Read Acts 8 & 9
Key Verse: Acts 9:27 “But Barnabas took him and brought him to the apostles…”
I remember, as a schoolboy in Saskatchewan, learning to sing, “Home on the Range”:
“Home, home on the range.
Where the deer and the antelope play,
Where seldom is heard a discouraging word,
And the skies are not cloudy all day.”
Have you heard any “discouraging words” lately? Sometimes those words come non-verbally from the circumstances you face. Sometimes they’re the well-meaning but unnecessary comments from a friend. Other times they are self-accusing views from the depths of your own pool of poor self-esteem. But whatever their source, discouraging words are never welcome. We’d all rather choose to hear encouraging words.
In the barrage of insults, anger, and open hostility facing the early church, there was great need for an encouraging word now and then. Enter a Cypriot named Joseph, the personification of encouragement In fact, the apostles called him “Barnabas” (which means “Son of Encouragement” 4:36). He was an outstanding player in the early drama of the Christian church.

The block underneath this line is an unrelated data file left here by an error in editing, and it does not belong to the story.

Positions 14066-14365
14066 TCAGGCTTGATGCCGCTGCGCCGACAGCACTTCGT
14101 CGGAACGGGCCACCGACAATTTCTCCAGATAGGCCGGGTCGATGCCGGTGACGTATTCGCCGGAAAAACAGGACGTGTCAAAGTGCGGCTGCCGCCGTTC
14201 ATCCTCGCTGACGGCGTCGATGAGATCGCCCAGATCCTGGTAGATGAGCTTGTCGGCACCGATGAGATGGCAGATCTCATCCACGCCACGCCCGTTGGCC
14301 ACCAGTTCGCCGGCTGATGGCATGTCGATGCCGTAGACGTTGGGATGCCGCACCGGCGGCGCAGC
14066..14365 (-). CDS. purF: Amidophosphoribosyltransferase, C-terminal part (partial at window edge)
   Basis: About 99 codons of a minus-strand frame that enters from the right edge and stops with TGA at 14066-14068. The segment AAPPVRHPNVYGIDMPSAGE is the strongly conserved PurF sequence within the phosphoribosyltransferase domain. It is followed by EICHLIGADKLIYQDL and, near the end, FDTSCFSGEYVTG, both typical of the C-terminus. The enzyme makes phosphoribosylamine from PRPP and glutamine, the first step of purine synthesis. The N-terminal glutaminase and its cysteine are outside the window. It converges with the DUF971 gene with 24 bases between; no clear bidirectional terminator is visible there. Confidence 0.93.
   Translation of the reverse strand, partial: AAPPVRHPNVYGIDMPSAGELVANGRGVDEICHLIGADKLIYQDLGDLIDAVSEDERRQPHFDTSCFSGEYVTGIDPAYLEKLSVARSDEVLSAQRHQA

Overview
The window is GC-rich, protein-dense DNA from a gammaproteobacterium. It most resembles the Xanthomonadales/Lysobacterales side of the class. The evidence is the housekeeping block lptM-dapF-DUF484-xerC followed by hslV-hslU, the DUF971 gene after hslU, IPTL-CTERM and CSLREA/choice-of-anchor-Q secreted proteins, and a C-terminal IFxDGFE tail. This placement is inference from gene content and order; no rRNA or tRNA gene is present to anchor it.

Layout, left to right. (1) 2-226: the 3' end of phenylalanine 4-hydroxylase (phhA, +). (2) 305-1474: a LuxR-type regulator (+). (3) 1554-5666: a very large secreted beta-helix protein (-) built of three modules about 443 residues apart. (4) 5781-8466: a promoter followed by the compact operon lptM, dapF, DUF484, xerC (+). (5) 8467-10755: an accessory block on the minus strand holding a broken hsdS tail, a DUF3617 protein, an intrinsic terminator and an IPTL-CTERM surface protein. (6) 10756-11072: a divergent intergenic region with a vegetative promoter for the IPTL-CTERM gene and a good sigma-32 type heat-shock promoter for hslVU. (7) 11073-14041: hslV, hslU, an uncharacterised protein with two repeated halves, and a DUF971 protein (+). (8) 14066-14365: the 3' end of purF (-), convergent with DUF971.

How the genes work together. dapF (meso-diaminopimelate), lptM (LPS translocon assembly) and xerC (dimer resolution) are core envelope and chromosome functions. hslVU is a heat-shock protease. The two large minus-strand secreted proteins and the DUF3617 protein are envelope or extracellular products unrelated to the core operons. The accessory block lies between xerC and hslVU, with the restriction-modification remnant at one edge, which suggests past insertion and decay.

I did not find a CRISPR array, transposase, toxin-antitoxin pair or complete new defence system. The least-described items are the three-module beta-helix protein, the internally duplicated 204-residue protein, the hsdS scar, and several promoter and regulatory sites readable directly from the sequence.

He not only helped get the fledgling church on its feet financially (4:37), but he was an encouragement in several other ways. The most valuable thing he did, however, was champion the cause of that volatile and “dangerous” convert, Saul of Tarsus.
Just after his Damascus-road experience, Saul went to Jerusalem to join the disciples. Predictably, they wanted nothing to do with him. After all, he was “public enemy number one” as far as the church was concerned. There was understandable suspicion about the sincerity of his alleged conversion. Barnabas, however, believed in Saul. He put his own good reputation on the line and vouched for him before the Jerusalem leadership. He had a discerning spirit and a willingness to act on what his heart told him about raw material A few years later, by now a companion of “the apostle Paul”, he did the same for young, untried man called “John Mark” (even if it meant separating from Paul’s missionary travels — 15:36-39).
Think of it. If it hadn’t been for Barnabas, we wouldn’t have the Gospel of Mark, nor the writings of St. Paul. It’s amazing what an encouraging word can do!